At a Jan. 27 press conference, Gemological Institute of America researchers unveiled DiamondCheck, its new, long-awaited synthetic-diamond detection device. Among the interesting points that emerged:
– Both this new spectroscopic instrument and De Beers’ DiamondSure function similarly; they are not the elusive “black box” that instantly tells you if a stone is man-made, but they refer stones for further testing. (In the case of the DiamondSure, it bumps them to its companion device, DiamondView.) They also examine stones based on different criteria; in DiamondCheck’s case, it uses GIA-developed proprietary software, based on its database of thousands of lab-grown diamonds.
GIA director of research and development Wuyi Wang says the DiamondCheck has less of a refer rate for diamonds than the De Beers device, making it more accurate, as there are fewer false positives (i.e., diamonds flagged as synthetic that aren’t). He also believes that other devices on the market may not be able to detect lab-grown Type Ia diamonds. (The GIA, to its knowledge, has seen only one of these, ever.) The DiamondCheck is able to catch those, Wang says, although GIA vice president for research and development Tom Moses admits that detection could get more challenging in the future.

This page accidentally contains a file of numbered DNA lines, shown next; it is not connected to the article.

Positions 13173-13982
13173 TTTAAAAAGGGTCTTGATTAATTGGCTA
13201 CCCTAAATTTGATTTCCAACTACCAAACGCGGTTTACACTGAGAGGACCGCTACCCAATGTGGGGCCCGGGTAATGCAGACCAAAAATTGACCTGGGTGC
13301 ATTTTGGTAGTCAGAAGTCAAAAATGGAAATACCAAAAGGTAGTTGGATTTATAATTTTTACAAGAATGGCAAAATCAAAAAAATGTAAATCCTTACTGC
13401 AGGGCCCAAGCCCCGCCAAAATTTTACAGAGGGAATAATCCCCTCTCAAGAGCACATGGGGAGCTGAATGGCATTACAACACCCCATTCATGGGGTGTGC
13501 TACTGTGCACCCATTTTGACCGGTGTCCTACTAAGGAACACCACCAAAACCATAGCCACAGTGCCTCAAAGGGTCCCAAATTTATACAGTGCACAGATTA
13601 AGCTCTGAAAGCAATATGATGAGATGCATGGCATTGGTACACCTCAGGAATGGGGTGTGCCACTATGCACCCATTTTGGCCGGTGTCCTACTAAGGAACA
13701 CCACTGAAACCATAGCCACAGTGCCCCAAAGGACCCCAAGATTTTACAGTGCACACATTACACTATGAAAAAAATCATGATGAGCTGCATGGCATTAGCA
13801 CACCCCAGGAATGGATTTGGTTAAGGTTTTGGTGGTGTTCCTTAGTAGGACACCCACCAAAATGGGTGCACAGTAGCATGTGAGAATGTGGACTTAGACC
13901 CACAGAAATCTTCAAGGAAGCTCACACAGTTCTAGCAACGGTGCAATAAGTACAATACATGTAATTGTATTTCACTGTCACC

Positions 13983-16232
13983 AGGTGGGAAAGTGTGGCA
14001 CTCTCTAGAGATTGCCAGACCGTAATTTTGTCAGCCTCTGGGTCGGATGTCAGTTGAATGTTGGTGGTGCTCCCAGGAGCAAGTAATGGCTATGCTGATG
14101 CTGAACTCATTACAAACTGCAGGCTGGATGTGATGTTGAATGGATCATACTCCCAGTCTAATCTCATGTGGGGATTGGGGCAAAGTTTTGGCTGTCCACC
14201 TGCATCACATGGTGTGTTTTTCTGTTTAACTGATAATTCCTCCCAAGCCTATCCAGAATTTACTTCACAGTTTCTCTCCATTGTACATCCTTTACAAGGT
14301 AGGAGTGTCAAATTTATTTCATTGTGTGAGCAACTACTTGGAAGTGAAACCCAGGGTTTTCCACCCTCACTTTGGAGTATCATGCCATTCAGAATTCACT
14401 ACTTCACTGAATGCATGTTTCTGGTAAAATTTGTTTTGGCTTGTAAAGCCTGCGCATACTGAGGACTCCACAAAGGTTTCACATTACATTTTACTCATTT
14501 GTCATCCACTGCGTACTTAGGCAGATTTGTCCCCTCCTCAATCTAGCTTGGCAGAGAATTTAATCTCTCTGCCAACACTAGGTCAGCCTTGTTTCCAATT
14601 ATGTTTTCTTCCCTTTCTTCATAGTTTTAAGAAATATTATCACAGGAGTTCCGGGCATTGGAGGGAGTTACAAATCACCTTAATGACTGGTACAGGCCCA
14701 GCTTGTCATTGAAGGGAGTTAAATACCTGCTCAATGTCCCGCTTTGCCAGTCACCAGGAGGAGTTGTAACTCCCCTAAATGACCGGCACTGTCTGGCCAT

– When a diamond is placed in the machine, it quickly informs the user whether a diamond is “natural and untreated,” “further testing [is] needed to determine treatment or synthesis,” or “not diamond” (preempting the need for moissanite or CZ testers). But its examination for treatments is limited to high pressure–high temperature (HPHT) treatment; it doesn’t check for clarity enhancement, laser drilling, or coatings.
– It can also examine diamonds as small as one millimeter—about a point. De Beers has also developed a melee screener meant to examine many stones at once. Moses says it’s possible that GIA could introduce something along those lines, too, which would use the current device along with a feeding system.
Having used the machine, I can attest that it spits out a reading in seconds and is easy to use, provided the operator is handy with tweezers (which I am not). So it’s certainly imaginable that an Indian factory could have one worker who does nothing but feed stones into this machine all day.
– What’s the downside? The DiamondCheck scans only loose stones, not mounted. And it sells for $23,900—which is not cheap, or affordable to everyone. (Moses says he doesn’t see that dropping substantially in the near term.)
In line with its public-benefit mission, the GIA is leasing the devices to major diamond bourses throughout the world for free—with the only proviso being that they share with the GIA any info the device uncovers. It’s also available for sale to the industry by GIA Instruments. Moses says the company has already received a fair amount of inquiries.